When I own the team, which should be soon now, I’m going to ask Hobo to play the national anthem on his Telecaster, like Hendrix did with The Star Spangled Banner.

Hopefully he’ll say yes. I’m sure he will.

Why Do I Waste My Time Writing About Pierre Curzi?

I sit at my computer in Monterey, California, a lovely place and home of the 1967 Monterey Pop Festival, where America saw the Who explode, Janis Joplin take female rock to another stratosphere, and where Jimi Hendrix set the world on fire, and I read that a Quebec politician named Pierre Curzi feels it’s some kind of conspiracy that the Montreal Canadiens haven’t had a lot of French-Canadian players playing for them lately.

Why do I even bother to respond? A million Habs fans shoot back – do you want more French players, Monsieur Curzi, or do you want a winning team? Does the team choose the best available, or does it choose more French-Canadian players?

I’m not coming up with anything new here. We know the answer. Give us a winner, plain and simple. I’m so sick of these hard-core Quebecers who feel the province and culture is at risk because the Montreal Canadiens aren’t icing talented members of the French tongue. Winning a Stanley Cup means winning a Stanley Cup, regardless of the makeup of the team. As long as they shoot and score and kick the bejeesus out of the enemy, who cares?

Yes there’s a shortage of great French-Canadien players wearing the uniform. But it’s not on purpose. Gives us some, we’ll take them. C’mon, Curzi, give us some.

Maybe in another decade in another country, Pierre Curzi would be paranoid about Jackie Robinson breaking the colour barrier and destroying an all-white baseball league and white culture. Or if he lived in Russia, North American hockey players hurting Russian way of life. Or would he be opposed to women getting the opportunity to vote or make a decent buck in a male-dominated society so many years ago?

I know people who are paranoid like this guy, but it’s because they did way too many drugs when they were younger. Is this the case, Pierre?

Professional sports general managers everywhere must be chuckling heartily while reading this politician’s blabberings. His ignorance of how teams try to build contenders is staggering.

If I was a French-Canadian Quebecois, I’d be mighty embarrassed about Pierre Curzi. This guy is not representing a wonderful and unique culture, not by a long shot.

And he should stay out of the hockey management business.

Blabbering On Until The Puck Drops

There’s not much to be said about the upcoming game six in Montreal. Hell, there’s not even much the Canadiens coaches can say. The players know what needs to be done. They know they have to do all the right things if they’re going to take this to a game seven. They know they have to play the game of their lives, not make any blunders, and don’t do anything to make us mad at them.

All we can do is wait. It’s like sitting in the muddy trenches, waiting for the enemy to appear so we can ruin their day.

So while we wait, I thought I’d just blabber on. And today I’m blabbering about Seattle.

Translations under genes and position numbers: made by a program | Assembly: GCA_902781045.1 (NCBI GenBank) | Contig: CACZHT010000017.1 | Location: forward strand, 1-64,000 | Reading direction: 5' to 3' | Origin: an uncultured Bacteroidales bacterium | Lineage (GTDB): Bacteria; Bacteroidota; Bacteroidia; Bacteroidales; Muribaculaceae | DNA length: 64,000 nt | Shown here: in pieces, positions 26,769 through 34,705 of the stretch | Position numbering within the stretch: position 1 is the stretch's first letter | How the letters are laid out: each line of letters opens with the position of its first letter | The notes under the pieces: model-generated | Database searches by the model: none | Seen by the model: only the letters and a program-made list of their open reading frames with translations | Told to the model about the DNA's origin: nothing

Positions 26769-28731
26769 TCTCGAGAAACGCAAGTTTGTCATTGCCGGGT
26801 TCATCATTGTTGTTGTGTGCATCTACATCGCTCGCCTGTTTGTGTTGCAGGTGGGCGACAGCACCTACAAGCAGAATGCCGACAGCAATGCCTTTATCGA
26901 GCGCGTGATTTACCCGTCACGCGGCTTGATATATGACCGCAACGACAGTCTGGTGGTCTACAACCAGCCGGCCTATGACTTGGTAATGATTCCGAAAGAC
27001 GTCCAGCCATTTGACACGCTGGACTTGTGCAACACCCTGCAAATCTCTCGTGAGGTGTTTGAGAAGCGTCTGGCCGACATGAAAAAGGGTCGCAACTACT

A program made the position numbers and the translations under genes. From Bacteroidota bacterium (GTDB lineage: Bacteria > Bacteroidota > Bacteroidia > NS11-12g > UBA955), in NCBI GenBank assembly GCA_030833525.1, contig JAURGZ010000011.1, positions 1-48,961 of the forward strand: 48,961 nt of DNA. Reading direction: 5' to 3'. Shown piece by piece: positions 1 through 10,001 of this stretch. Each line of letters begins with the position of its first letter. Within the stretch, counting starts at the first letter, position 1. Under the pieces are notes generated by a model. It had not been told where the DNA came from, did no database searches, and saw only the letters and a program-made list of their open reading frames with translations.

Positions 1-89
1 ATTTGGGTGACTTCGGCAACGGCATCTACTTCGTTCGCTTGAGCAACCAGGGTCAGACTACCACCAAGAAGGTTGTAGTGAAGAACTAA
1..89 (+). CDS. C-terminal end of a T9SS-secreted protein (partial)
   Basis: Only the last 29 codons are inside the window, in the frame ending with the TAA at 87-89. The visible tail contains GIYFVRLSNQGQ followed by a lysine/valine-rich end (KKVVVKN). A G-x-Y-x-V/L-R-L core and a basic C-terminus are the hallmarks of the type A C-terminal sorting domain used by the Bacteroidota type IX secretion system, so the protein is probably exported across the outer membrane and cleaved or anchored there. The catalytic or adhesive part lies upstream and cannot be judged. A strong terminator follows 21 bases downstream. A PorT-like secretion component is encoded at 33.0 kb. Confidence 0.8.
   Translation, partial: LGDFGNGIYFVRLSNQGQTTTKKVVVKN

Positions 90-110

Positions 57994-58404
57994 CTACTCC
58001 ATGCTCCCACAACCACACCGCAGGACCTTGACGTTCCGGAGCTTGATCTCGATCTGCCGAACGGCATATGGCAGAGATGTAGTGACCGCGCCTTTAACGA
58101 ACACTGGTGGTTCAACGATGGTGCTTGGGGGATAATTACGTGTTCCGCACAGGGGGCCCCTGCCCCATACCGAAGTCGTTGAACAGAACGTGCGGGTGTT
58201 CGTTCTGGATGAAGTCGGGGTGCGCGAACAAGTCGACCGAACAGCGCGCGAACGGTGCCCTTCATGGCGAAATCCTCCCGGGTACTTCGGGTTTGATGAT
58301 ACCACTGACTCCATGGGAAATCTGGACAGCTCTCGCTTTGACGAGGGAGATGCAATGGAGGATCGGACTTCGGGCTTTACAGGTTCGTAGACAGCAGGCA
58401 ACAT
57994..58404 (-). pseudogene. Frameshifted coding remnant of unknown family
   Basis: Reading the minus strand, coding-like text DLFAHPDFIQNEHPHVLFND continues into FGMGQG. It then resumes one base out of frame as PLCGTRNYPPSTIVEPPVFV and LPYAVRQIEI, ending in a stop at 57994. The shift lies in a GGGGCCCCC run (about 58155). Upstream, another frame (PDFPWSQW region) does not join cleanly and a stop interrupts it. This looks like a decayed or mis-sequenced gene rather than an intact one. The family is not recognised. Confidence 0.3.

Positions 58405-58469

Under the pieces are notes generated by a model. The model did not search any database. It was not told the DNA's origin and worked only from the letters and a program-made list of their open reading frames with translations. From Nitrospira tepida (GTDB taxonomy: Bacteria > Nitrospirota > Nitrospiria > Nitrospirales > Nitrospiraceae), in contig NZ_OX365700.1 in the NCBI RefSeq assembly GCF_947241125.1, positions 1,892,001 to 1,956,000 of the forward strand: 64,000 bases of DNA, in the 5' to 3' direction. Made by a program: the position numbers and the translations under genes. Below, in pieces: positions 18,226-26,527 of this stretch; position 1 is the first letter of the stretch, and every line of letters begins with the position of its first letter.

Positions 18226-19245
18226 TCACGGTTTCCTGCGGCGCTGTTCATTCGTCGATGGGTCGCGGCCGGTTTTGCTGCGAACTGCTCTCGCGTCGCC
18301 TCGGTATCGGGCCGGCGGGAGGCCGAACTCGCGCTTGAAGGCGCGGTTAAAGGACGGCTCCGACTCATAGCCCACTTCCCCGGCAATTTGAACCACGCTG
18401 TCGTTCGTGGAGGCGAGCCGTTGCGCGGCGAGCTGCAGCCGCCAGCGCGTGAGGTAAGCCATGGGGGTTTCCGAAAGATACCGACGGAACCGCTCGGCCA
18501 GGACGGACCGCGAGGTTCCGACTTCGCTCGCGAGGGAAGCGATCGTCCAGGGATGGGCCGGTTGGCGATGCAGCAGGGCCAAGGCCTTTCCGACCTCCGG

Seattle presently has a team in the Western Hockey League – the Thunderbirds, and of course, back in 1917 when you were just a tot, the Seattle Metropolitans won the Stanley Cup. And between the Thunderbirds and the Metropolitans have been many amateur and minor-pro teams, including the legendary Totems which featured Guyle Fielder, maybe the best player to never play in the NHL. (except for 15 games).

It almost seems like a good hockey town, this birthplace of Jimi Hendrix. And it’s only a couple of hours south of the Canadian border, so it should be a real good hockey town. You’d also think it would make a terrific and natural rival for the Vancouver Canucks if it had an NHL franchise.

But I was reading the Seattle Times last week and the sports page consisted of this:

Page 1 – Mariners news, Seahawks minicamp report, and a column about Oregon college basketball.

Page 2 – Fishing report, and a continuation of the stories from page 1.

Page 3 – NFL news

Page 4 – Baseball boxscores

Page 5 – High school baseball boxscores

Page 6 – Mini report from the Associated Press wires about the NHL, just above Public Notices.

So the question is – if an almost-border city with an area population of 4 million, which has a WHL junior team and once won the cherished Stanley Cup, shows no interest in the NHL playoffs, then why would Gary Bettman think hockey would take off in Florida, Georgia, Arizona, and other such places?

I’d also like to switch gears and wish Bret Michaels a complete recovery. The charismatic rock star, who is such a big part of this year’s Celebrity Apprentice, suffered a brain hemorrhage last Friday in China and is in critical condition.

We Interrupt This Habs Blog To Bring You A Special Message

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Exactly 40 years ago today, my buddy Mike and I were in Atlantic City to experience the glorious and highly-underrated three-day Atlantic City Pop Festival. It was August 1,2, and 3, 1969, and we got there a few days early, hung around the boardwalk, smoked dope, and then decided to find a ride to the racetrack 12 miles away, where the big show was about to begin.